Cycling in the Dark

It sucks. I hate it it. It’s the worst. I do not do it — unless I am stranded and the alternative is hitch-hiking, which I really do not do because my fear of crazy rapists in cars outweighs my fear of crazy rapists lunging at me from dark street corners.

At Cal, there was a guy on the triathlon team, a grad student who was pretty fast, who did all his cycling in loops around the Oakland Airport at night. Until that point it had literally — actually literally, not figuratively literally — never occurred to me that people would ride bikes in the dark. After that it appeared only crazy people rode their bikes at night. Why? Because you need to SEE to ride your bike and you can’t see in the dark.

I don’t know what riding in the dark looks like to all the early morning commuters and late night athletes, but this is what it looks like to me most of the time:

Isn't your bike light so good.
Isn’t your bike light so helpful.

Things that suck about biking in the dark:

  • Not being able to see what you hit before you hit it
  • Not being able to see potential murderers or bears that lurk in the shadows
  • Not being able to see the skunk before it tries to spray you
  • Getting a flat, but not being able to see to fix it
  • The cold
  • The dark

Things that don’t suck about biking in the dark:

  • Getting where you need to go (hopefully)

When we lived in Sacramento after college I didn’t drive, so I biked everywhere. In the winter, I routinely biked three miles on the dark, unlit bike path through the woods from the pool/gym to our house. It was shorter than biking on the road, but way, way sketchier. One time, on my way home, a helicopter with search lights started circling overhead looking for a missing fugitive/alleged murderer. After that I took the longer route on the lit road.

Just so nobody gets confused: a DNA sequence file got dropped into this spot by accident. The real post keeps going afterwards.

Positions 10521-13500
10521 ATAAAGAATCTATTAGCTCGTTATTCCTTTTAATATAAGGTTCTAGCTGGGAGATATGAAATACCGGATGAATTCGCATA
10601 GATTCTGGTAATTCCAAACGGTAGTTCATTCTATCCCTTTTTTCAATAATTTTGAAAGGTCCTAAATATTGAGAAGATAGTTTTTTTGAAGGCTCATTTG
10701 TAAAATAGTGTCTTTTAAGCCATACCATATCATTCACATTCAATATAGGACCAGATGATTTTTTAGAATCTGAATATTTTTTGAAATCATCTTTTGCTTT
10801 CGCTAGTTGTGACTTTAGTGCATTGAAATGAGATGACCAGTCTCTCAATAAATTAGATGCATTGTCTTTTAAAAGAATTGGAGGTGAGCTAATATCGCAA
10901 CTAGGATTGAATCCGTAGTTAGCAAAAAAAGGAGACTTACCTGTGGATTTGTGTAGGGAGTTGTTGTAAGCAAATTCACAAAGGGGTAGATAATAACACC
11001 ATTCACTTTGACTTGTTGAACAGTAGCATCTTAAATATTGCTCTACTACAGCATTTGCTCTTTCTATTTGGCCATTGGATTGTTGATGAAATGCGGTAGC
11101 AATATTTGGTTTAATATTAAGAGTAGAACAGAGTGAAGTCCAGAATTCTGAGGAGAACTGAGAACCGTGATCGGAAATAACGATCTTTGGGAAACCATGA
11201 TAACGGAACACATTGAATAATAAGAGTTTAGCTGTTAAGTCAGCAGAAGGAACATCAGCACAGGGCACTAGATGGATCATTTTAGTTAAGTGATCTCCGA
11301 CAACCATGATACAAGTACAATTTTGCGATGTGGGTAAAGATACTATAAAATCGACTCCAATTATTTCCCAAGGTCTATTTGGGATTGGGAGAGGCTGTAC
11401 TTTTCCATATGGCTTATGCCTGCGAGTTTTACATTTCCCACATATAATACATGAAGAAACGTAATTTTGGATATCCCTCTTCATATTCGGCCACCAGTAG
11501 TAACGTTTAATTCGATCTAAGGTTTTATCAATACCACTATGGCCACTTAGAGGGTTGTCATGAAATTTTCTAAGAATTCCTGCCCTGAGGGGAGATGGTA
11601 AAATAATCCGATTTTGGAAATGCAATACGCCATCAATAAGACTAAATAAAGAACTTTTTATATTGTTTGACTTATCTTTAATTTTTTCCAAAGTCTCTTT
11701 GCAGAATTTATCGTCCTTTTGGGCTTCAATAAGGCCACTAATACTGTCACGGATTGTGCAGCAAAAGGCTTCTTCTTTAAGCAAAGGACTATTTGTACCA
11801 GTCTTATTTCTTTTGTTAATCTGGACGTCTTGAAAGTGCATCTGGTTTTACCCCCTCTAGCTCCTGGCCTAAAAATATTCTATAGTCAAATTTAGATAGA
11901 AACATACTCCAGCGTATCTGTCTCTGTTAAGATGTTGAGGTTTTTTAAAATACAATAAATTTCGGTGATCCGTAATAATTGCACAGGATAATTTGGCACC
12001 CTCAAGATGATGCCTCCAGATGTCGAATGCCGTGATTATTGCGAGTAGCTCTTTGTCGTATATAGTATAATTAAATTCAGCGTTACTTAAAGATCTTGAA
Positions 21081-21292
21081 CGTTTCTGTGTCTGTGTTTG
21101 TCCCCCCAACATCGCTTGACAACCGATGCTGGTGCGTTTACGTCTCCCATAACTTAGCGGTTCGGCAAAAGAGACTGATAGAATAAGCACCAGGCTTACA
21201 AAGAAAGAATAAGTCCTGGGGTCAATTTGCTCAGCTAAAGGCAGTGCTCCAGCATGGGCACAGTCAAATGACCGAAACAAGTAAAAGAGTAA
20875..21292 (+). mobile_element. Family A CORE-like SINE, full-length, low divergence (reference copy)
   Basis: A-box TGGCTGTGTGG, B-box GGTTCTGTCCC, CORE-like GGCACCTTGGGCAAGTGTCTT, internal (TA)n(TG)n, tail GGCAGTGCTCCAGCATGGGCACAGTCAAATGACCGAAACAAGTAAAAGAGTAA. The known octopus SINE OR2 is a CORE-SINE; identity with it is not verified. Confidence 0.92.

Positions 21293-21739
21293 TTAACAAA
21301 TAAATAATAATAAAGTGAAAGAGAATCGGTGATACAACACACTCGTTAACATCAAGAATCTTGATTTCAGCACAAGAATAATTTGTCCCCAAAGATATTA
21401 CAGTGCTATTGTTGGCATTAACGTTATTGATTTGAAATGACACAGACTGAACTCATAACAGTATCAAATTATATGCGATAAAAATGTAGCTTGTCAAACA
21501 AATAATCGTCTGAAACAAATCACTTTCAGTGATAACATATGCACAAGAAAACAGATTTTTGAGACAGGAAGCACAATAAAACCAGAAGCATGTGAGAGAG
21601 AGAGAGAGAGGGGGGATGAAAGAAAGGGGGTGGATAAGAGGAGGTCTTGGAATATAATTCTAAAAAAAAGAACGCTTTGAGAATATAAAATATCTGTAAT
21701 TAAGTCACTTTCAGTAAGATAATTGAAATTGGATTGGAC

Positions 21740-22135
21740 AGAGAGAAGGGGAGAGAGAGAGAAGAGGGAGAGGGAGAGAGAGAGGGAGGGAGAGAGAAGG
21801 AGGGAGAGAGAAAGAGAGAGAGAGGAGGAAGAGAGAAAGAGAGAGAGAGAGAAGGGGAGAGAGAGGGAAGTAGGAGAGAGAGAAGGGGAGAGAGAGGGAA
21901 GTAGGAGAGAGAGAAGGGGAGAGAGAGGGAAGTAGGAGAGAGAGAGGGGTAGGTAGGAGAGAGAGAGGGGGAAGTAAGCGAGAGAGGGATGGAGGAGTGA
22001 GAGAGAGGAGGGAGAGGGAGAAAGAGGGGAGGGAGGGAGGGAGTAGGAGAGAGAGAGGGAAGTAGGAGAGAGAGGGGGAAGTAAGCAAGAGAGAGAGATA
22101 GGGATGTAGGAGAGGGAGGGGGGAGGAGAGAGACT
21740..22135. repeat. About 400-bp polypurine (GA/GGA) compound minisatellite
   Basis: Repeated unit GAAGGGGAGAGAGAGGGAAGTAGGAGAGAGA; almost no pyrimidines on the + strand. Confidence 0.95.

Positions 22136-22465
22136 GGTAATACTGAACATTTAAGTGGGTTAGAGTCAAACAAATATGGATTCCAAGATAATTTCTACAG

This morning I got up at 5:45 to bike to the ferry, take the ferry into the city, and bike from the ferry to work. Apparently, it’s been a month since I biked to the ferry at 6:25 a.m. Apparently, it’s dark at that hour now. And, apparently, if you accidentally close the garage with your gloves inside as you try to find lights so that you can bike in the dark, you should take the two extra minutes to go back upstairs and re-open the garage and get the gloves, because it is cold in the dark at 6:25 a.m.

Pretty much everywhere that has tips about cycling in the dark says: wear warm clothes (sort of check), make yourself visible (sort of check), have lights (check), look straight ahead — otherwise your lights point at not what you want them to point at (check), don’t do anything sudden or stupid — cars can’t see you in the dark either (god, I hope, check).

Every now and then someone asks me to go mountain biking in the dark, which sounds like a terrible idea and always makes me think of the Ben Stiller story about night mountain biking. Amazing:

4 thoughts on “Cycling in the Dark

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